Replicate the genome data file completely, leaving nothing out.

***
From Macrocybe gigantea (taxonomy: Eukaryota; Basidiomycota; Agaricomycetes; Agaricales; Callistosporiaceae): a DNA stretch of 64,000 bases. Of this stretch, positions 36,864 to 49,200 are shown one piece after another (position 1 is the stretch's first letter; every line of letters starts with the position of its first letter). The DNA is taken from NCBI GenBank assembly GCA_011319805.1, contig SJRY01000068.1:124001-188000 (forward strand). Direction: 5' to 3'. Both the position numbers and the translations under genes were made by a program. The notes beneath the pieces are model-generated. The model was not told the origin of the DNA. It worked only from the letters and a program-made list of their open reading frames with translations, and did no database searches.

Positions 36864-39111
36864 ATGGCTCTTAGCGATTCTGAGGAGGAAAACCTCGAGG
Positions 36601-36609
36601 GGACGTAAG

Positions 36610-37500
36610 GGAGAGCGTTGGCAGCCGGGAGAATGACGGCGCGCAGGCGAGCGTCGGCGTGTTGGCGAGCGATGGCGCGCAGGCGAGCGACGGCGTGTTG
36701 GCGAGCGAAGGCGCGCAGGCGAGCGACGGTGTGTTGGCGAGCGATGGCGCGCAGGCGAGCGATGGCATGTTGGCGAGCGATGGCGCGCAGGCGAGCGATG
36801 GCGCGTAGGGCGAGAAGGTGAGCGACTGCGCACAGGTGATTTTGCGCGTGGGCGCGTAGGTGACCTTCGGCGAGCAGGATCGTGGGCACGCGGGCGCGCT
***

From Macrocybe gigantea (taxonomy: Eukaryota; Basidiomycota; Agaricomycetes; Agaricales; Callistosporiaceae): a DNA stretch of 64,000 bases. Of this stretch, positions 36,864 to 49,200 are shown one piece after another (position 1 is the stretch's first letter; every line of letters starts with the position of its first letter). The DNA is taken from NCBI GenBank assembly GCA_011319805.1, contig SJRY01000068.1:124001-188000 (forward strand). Direction: 5' to 3'. Both the position numbers and the translations under genes were made by a program. The notes beneath the pieces are model-generated. The model was not told the origin of the DNA. It worked only from the letters and a program-made list of their open reading frames with translations, and did no database searches.

Positions 36864-39111
36864 ATGGCTCTTAGCGATTCTGAGGAGGAAAACCTCGAGG
Positions 36601-36609
36601 GGACGTAAG

Positions 36610-37500
36610 GGAGAGCGTTGGCAGCCGGGAGAATGACGGCGCGCAGGCGAGCGTCGGCGTGTTGGCGAGCGATGGCGCGCAGGCGAGCGACGGCGTGTTG
36701 GCGAGCGAAGGCGCGCAGGCGAGCGACGGTGTGTTGGCGAGCGATGGCGCGCAGGCGAGCGATGGCATGTTGGCGAGCGATGGCGCGCAGGCGAGCGATG
36801 GCGCGTAGGGCGAGAAGGTGAGCGACTGCGCACAGGTGATTTTGCGCGTGGGCGCGTAGGTGACCTTCGGCGAGCAGGATCGTGGGCACGCGGGCGCGCT